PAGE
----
Maybe I was getting 3200 miles per week and home every weekend while the other person was getting 1800 miles per week and only allowed to go home every other weekend.
Nobody will have more of an influence on your success as a driver than your dispatcher. He or she can be your best friend, worst enemy, or anything in between, sometimes all in the same DAY!!! Of course I can be that way too and without a doubt there have been a number of times I've brought that upon myself.
But hey, I'm not on trial here so get off my back!!
No, seriously though you will find out that you control your own destiny to a very large extent. Pretty soon I'll show you how.
For now, let's start with what exactly your dispatcher does. A dispatcher's duties will vary greatly from company to company. In a smaller company a dispatcher will have a lot more control and authority than in a larger company, generally speaking of course.
First and foremost though your dispatcher will be the number one day to day contact point you will have with your company. Almost every single time you call or message your company it will be directed to your dispatcher.
You will deal directly with each other one on one but you will not be the only driver your dispatcher will be handling. He or she will have anywhere from 5 to 60 different drivers on their “board”. A dispatcher's board is simply the group of drivers he/she is handling at any given time.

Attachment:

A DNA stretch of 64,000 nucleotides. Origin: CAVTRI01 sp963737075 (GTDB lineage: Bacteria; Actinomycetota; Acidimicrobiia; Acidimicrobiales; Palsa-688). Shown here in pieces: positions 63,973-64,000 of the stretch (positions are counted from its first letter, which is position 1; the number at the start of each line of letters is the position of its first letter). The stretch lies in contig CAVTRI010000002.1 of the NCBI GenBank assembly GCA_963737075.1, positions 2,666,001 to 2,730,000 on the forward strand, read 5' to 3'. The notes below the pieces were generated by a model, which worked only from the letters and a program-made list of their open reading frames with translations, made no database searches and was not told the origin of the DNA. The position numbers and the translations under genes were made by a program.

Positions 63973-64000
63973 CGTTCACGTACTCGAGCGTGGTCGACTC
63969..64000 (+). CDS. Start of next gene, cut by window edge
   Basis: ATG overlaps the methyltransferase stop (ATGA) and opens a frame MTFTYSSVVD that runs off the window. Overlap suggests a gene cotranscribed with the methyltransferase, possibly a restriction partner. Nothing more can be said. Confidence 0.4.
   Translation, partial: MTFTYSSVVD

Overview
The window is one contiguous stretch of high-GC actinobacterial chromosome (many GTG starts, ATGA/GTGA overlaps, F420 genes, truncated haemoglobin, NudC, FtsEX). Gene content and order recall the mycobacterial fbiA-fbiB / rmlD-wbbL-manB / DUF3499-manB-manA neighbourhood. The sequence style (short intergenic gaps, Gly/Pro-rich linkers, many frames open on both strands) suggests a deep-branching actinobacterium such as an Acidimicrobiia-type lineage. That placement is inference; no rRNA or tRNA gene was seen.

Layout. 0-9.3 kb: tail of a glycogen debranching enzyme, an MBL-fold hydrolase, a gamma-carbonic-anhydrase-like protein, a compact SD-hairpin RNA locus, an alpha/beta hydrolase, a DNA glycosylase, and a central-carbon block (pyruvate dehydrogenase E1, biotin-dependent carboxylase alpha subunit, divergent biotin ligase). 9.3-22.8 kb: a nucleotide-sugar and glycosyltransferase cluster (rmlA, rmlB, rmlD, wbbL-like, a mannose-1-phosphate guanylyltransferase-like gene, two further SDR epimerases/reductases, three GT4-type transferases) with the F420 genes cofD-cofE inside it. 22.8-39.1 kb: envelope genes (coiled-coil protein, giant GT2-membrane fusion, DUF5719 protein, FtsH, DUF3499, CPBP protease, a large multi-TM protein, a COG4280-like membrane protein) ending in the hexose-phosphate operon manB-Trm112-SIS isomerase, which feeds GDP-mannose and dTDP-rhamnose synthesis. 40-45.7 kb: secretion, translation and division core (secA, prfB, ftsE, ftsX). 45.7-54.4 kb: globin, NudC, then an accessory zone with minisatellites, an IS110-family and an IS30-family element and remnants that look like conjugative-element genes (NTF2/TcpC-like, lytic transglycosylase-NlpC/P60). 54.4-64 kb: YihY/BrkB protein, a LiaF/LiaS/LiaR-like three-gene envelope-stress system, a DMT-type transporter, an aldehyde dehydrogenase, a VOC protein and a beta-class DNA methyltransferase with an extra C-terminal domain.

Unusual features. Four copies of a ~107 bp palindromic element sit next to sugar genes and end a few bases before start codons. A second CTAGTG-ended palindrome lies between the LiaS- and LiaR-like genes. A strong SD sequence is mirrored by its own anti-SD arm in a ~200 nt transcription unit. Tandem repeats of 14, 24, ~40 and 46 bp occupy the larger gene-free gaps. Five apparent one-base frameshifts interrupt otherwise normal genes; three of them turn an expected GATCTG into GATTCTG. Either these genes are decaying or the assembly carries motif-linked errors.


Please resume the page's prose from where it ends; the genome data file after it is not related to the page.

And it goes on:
If someone else's dispatcher calls in sick you may find that your dispatcher will have to cover his or her board that day and it will likely take you longer to get replies to your messages.
Your dispatcher's first duty is to exchange information with you. All of your load information will be given to you by your dispatcher. Any questions, problems, or concerns you have will be directed back to him or her. Basically all of your normal, everyday communication with your company will be with dispatch.
At times you will need someone with more authority or you may have an issue with your dispatcher personally and you need to talk with someone higher up. We'll cover those things in a little while.
Dispatchers usually have the lowest level of authority within the company's office. Some dispatchers will also handle the “load planning” which means deciding which drivers get which loads each day. Often times in smaller companies the dispatcher will have this authority. In larger companies they may or may not.
Often times a larger company will have a dedicated group of people, we'll call them “load planners” that decide which drivers get which loads but the information is actually given to the driver by the dispatcher, not the load planner. I have worked within both systems and always found that the more authority my dispatcher had the better things went for me.